Emerging producers next cabs off booming gold rank

Barry FitzGerald

Independent Journalist

Calidus and Red 5 about to ramp-up new projects, positioning them up for a re-rating in hot bullion market. Plus, metal shortages stemming from Ukraine sanctions could boost sold-off juniors like Hot Chili and Sunstone.

There was nowhere to hide in equity markets when the tanks rolled into Ukraine under the orders of Russian president Vladimir Putin.

There was an exception – gold. The yellow metal demonstrated its safe haven attributes (where was Bitcoin?) by taking off to 20-month highs of more than $US1,940/oz in the Australian time zone, taking gold equities along for the ride.

Leading gold producers gained 4-6%, continuing the trend that set in a few weeks ago when the uncertainty around the Ukraine, and the western world’s response, began to hit the airwaves.

A quirk has opened up in the gold equities though – the underperformance of the ASX developers who are within a month or two of first production.

The only explanation for the underperformance is that they are not producing at the moment. But they will be soon and there is no doubt now that the gold price is going to be well supported as the Ukraine tragedy unfolds.

There are two ASX developers that are closing in on first production from new projects of scale – Calidus (CAI) from its Warrawoona gold project near Marble Bar, and Red 5 (RED) – already a gold producer - from its King of the Hills gold project near Leonora.

History shows that developers get re-rated higher as production approaches. And should the projects hit their targets in good time, the re-rating can be spectacular, as has been the case with Capricorn (CMM) with the successful start to its Karlawinda project in the Pilbara.

Beyond the gold space, the heavy treatment of the bulk commodity and base metals miners/developers in response to Russia’s aggression in Ukraine was catching comment on Thursday afternoon that it was perhaps overdone.

That’s because the equity market is not the commodity market. Commodity prices could well move higher from already elevated levels as sanctions against Russia are stepped up. It is a big producer of most metals, particularly nickel, aluminium, PGE’s, and in the energy space, oil and gas.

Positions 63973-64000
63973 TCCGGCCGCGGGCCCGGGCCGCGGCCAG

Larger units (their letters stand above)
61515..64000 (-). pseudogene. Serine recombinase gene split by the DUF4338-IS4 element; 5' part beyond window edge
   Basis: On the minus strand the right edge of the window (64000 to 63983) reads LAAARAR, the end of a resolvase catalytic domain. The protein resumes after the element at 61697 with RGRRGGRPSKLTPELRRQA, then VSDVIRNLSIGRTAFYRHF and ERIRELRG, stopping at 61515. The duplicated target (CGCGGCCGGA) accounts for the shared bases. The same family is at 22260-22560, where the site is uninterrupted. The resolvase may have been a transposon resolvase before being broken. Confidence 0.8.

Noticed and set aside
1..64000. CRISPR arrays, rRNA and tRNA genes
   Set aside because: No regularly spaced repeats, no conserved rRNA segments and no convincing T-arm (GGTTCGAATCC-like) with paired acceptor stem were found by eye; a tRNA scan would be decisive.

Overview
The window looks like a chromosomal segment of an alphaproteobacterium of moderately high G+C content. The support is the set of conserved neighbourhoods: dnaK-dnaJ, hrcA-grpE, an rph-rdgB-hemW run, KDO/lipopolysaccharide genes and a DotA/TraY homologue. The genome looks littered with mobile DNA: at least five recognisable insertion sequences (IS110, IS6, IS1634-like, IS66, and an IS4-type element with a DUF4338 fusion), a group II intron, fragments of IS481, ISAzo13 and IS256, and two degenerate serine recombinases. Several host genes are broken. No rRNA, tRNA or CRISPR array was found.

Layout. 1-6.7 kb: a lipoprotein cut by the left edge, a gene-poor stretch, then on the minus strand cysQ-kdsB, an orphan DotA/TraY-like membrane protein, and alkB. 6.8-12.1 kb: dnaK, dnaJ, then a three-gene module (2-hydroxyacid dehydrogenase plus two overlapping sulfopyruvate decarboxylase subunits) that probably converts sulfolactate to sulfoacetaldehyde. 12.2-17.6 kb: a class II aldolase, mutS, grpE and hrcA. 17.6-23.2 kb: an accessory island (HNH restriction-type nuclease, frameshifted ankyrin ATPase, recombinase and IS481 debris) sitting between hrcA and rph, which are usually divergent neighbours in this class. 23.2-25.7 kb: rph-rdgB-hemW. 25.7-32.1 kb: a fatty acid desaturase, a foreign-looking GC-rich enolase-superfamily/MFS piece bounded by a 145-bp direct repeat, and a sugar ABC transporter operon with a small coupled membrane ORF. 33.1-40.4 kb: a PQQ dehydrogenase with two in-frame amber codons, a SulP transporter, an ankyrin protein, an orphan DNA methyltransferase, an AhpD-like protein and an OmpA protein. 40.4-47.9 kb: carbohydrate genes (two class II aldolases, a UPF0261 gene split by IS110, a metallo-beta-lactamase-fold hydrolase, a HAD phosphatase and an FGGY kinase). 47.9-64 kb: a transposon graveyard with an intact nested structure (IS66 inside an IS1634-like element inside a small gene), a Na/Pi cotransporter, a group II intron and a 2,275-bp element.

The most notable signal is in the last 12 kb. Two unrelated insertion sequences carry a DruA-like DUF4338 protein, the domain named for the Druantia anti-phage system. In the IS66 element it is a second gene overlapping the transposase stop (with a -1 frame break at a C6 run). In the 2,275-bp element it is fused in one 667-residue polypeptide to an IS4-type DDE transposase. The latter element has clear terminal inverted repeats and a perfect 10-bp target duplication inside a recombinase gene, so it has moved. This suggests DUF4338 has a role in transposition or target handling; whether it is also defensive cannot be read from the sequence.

While the invasion of Ukraine plays out, the rest of the world keeps on consuming, at a time when, as Goldman Sach’s veteran head of commodities Jeff Currie recently commented, we’re out of everything.

“I don’t care if it’s oil, gas, coal, copper, aluminium, you name it, we’re out of it. I’ve been doing this 30 years and I’ve never seen markets like this,” Currie told Bloomberg TV.’’

The additional supply constraints that a sanctions-rather-than-bombs approach by the western world to the Russian invasion is not want anyone wants. But there is little doubt it is a positive for commodity markets.

All bets are off though if the response has to be stepped up from sanctions to bombs. Such an outcome would mess with the post-Covid economic snap back, not that that is of any solace for Ukraine.

Copper:

Strong copper earnings were a feature of the bumper interim and full year profit reports of the mining majors.

No surprise in that as the copper price remains massively ahead of the marginal cost of production at $US4.52 lb, with last (calendar) year’s annual average for the red metal of $US4.22/lb representing a 51% increase on the 2020 average of $US2.80/lb.

There are headwinds on the horizon from new supply coming on stream in the next couple of years. But then it is game on as the industry scrambles to keep up with the world’s electrification of everything in the decarbonisation push.

In its commodity outlook posted with its interim profit report, BHP had the following to say about copper:

“A ‘take–off’ of demand for copper from intensive easier–to–abate sectors (renewable power generation, the electrification of light duty transport, and the infrastructure that supports them both) is expected to be a key feature of industry dynamics from the second half of the 2020s forward: if not earlier.

“Under an optimistic but not extravagant demand case, we estimate that the cumulative industry wide capex bill out to 2030 could be close to a quarter of a trillion dollars,” BHP said. Wow!

It is little wonder then that there is an industry-wide scramble on to secure new supply. That came through loud and clear in last year’s step up in M & A activity space, with our own South32 (S32) and Sandfire (SFR) in the thick of things.

South32 paid $US2.05 billion for the acquisition of a 45% stake in the 180,000tpa Sierra Gorda mine in Chile while Sandfire spent $US1.86 billion for 100% of the MATSA 120,000tpa (copper equivalent) operation in Spain.

Then we have the likes of BHP and Rio Tinto stomping around the world cutting deals on both greenfield and advanced copper projects, as well as taking up equity positions in the owners of such projects.

Copper explorers:

Today’s interest in all that is what it means for the junior copper explorers with the potential to deliver the next generation of large-scale copper deposits required to meet that “take-off’’ in demand BHP was talking about.